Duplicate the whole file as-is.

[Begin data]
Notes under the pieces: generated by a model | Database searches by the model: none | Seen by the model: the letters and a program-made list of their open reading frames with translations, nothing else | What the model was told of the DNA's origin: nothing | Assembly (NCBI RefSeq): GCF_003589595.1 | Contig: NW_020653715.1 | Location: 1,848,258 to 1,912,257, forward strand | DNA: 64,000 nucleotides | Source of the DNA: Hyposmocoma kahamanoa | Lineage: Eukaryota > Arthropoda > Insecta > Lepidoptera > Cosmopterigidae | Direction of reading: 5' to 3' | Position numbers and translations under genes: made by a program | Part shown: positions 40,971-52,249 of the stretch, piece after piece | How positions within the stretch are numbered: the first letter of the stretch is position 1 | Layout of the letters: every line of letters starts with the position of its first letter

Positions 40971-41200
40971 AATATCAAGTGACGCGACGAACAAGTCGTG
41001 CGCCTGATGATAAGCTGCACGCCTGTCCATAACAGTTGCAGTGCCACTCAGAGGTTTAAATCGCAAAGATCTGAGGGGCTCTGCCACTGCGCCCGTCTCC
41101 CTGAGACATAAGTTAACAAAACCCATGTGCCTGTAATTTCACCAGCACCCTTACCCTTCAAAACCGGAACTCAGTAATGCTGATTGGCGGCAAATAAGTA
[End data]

Notes under the pieces: generated by a model | Database searches by the model: none | Seen by the model: the letters and a program-made list of their open reading frames with translations, nothing else | What the model was told of the DNA's origin: nothing | Assembly (NCBI RefSeq): GCF_003589595.1 | Contig: NW_020653715.1 | Location: 1,848,258 to 1,912,257, forward strand | DNA: 64,000 nucleotides | Source of the DNA: Hyposmocoma kahamanoa | Lineage: Eukaryota > Arthropoda > Insecta > Lepidoptera > Cosmopterigidae | Direction of reading: 5' to 3' | Position numbers and translations under genes: made by a program | Part shown: positions 40,971-52,249 of the stretch, piece after piece | How positions within the stretch are numbered: the first letter of the stretch is position 1 | Layout of the letters: every line of letters starts with the position of its first letter

Positions 40971-41200
40971 AATATCAAGTGACGCGACGAACAAGTCGTG
41001 CGCCTGATGATAAGCTGCACGCCTGTCCATAACAGTTGCAGTGCCACTCAGAGGTTTAAATCGCAAAGATCTGAGGGGCTCTGCCACTGCGCCCGTCTCC
41101 CTGAGACATAAGTTAACAAAACCCATGTGCCTGTAATTTCACCAGCACCCTTACCCTTCAAAACCGGAACTCAGTAATGCTGATTGGCGGCAAATAAGTA